See Also: Another of Farrell’s collaborations with an Irish director bore fruit in 2009 with the similarly little-seen, financially underperforming “Ondine” from Neil Jordan. It’s a difficult role, required to anchor a mystical, dreamy story in some sense of the real, but Farrell’s inherent earthiness works to balance the films more whimsical tendencies, and makes it an offbeat charmer that’s a win in the uneven filmographies of both director and star.
“In Bruges” (2008)
For whatever reason, prior to 2008 it was really only Irish directors who could see Farrell’s comedic potential. More recently, a few Hollywood productions have let him explore a more tongue-in-cheek side to his persona (“Horrible Bosses” and “Fright Night” for example), but before that in American films, he was largely squeezed into straight-up hero or classic villain roles. It was “In Bruges” that changed all that. From British/Irish director Martin McDonagh, who’d already had massive transatlantic success with plays like “The Beauty Queen of Leenane” and “The Cripple of Inishmaan” and had already won an Academy Award for his short film “Six Shooter,” the hitman black comedy was not just the arrival of an exciting new director, but also marked a refreshing change of pace for Farrell, whose split personality of rugged charm, soulfulness and hair-trigger volatility found its most perfect vehicle to date. As Ray, the haunted hitman sent to cool his heels in Belgium along with his partner Ken (Brendan Gleeson) following a botched job, Farrell is truly terrific: hangdog, self-centered, irritating, explosive but with a kernel of rusty goodness inside him that makes his friendship with Ken and his inchoate hunger for some sort of redemption genuinely affecting. But it also mines his little-showcased talent for verbal dexterity, which Farrell is certainly most at home with when he can use his natural accent, as here, but which requires more than just an Irish passport to be able to pull off. In fact, McDonagh’s hyperreal, quickfire verbosity would probably sound like gravel in a cement mixer in most mouths, even those of other Irish actors, but with Farrell’s shifty quick-wittedness, it sounds as natural as breathing. And furthermore Farrell gives Ray a soulfulness that belies the verbal dash and makes what could be a clinical exercise in cleverness into something with a little more heart. “In Bruges” was the first film that truly overturned the idea of Farrell as a middling actor: as good as the script is (and it was Oscar-nominated), Farrell’s take on it makes it an even better film.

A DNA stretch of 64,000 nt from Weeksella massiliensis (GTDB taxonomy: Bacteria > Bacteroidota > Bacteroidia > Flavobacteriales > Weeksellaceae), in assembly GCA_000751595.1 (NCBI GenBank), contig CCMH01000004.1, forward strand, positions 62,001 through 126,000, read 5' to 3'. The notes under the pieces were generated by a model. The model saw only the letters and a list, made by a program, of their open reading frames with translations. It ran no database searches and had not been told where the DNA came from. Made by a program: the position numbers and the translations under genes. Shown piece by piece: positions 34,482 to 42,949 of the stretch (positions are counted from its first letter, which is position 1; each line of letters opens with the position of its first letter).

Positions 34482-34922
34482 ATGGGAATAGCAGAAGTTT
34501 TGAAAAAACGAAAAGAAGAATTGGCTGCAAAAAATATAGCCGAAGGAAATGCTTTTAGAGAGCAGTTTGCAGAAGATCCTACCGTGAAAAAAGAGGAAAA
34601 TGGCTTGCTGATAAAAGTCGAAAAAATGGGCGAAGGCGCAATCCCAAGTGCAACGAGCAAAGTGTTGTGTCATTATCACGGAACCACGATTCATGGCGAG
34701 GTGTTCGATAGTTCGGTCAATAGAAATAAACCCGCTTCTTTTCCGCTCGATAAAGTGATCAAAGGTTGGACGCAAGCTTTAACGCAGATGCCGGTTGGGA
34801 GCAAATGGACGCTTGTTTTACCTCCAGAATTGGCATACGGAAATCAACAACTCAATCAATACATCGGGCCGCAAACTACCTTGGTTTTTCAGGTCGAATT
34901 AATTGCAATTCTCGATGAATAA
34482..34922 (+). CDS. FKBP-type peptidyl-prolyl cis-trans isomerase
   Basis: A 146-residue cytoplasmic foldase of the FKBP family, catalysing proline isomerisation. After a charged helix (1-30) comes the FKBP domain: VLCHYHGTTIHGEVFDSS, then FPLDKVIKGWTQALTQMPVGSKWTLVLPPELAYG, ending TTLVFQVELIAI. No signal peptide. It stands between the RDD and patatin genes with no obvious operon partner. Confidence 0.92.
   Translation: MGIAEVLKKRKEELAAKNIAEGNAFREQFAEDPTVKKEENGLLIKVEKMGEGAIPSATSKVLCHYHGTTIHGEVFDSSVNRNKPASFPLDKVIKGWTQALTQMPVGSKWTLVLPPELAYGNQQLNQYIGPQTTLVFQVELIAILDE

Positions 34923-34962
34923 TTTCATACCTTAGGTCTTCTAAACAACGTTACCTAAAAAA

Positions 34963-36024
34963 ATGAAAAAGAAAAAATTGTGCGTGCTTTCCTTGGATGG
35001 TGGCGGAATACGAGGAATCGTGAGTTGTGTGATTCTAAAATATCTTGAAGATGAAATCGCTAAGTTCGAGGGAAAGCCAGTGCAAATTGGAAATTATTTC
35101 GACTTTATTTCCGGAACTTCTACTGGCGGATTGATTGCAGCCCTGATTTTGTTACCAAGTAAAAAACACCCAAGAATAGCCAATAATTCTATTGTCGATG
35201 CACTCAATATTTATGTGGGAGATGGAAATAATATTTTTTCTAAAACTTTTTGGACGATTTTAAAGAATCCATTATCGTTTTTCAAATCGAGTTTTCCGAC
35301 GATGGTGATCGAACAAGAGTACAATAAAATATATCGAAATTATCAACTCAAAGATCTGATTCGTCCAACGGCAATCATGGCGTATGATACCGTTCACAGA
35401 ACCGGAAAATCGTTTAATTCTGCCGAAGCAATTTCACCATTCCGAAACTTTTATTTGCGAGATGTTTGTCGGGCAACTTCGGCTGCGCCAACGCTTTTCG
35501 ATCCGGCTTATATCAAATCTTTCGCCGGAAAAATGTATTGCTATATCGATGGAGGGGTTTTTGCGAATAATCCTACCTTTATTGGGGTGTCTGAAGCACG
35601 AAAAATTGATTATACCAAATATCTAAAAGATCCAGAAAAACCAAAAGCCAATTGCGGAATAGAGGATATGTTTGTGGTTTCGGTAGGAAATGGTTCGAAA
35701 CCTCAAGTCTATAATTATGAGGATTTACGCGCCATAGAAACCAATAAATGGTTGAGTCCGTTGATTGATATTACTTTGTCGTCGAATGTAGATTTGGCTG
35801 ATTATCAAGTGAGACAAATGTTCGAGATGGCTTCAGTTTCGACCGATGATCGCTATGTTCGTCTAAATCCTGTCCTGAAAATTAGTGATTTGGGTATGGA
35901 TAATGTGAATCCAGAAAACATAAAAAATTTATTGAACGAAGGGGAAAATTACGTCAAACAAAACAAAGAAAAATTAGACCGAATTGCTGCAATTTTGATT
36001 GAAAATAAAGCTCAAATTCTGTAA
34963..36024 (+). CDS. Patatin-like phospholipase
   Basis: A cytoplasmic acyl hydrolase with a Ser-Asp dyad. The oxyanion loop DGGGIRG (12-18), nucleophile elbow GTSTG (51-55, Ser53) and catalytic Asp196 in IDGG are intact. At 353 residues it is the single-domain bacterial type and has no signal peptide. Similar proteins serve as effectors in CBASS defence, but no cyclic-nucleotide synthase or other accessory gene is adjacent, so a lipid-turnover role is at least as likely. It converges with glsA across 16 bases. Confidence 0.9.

See Also: Farrell would reteam with McDonagh on his follow-up “Seven Psychopaths” (2012), a very flawed film in which self-awareness of its faults (characters talk about the lack of well-written women, the difficulties of staging a final act shootout, the silliness of Hollywood’s obsession with “psychos”) cannot quite excuse those faults. But Farrell is still pretty good, at least until the finale when the wheels come irrevocably off, and his portrayal of the alcoholic, opportunistic screenwriter proxy is definitely worth checking out, especially in the film’s genuinely funny first half.
“Miss Julie” (2014)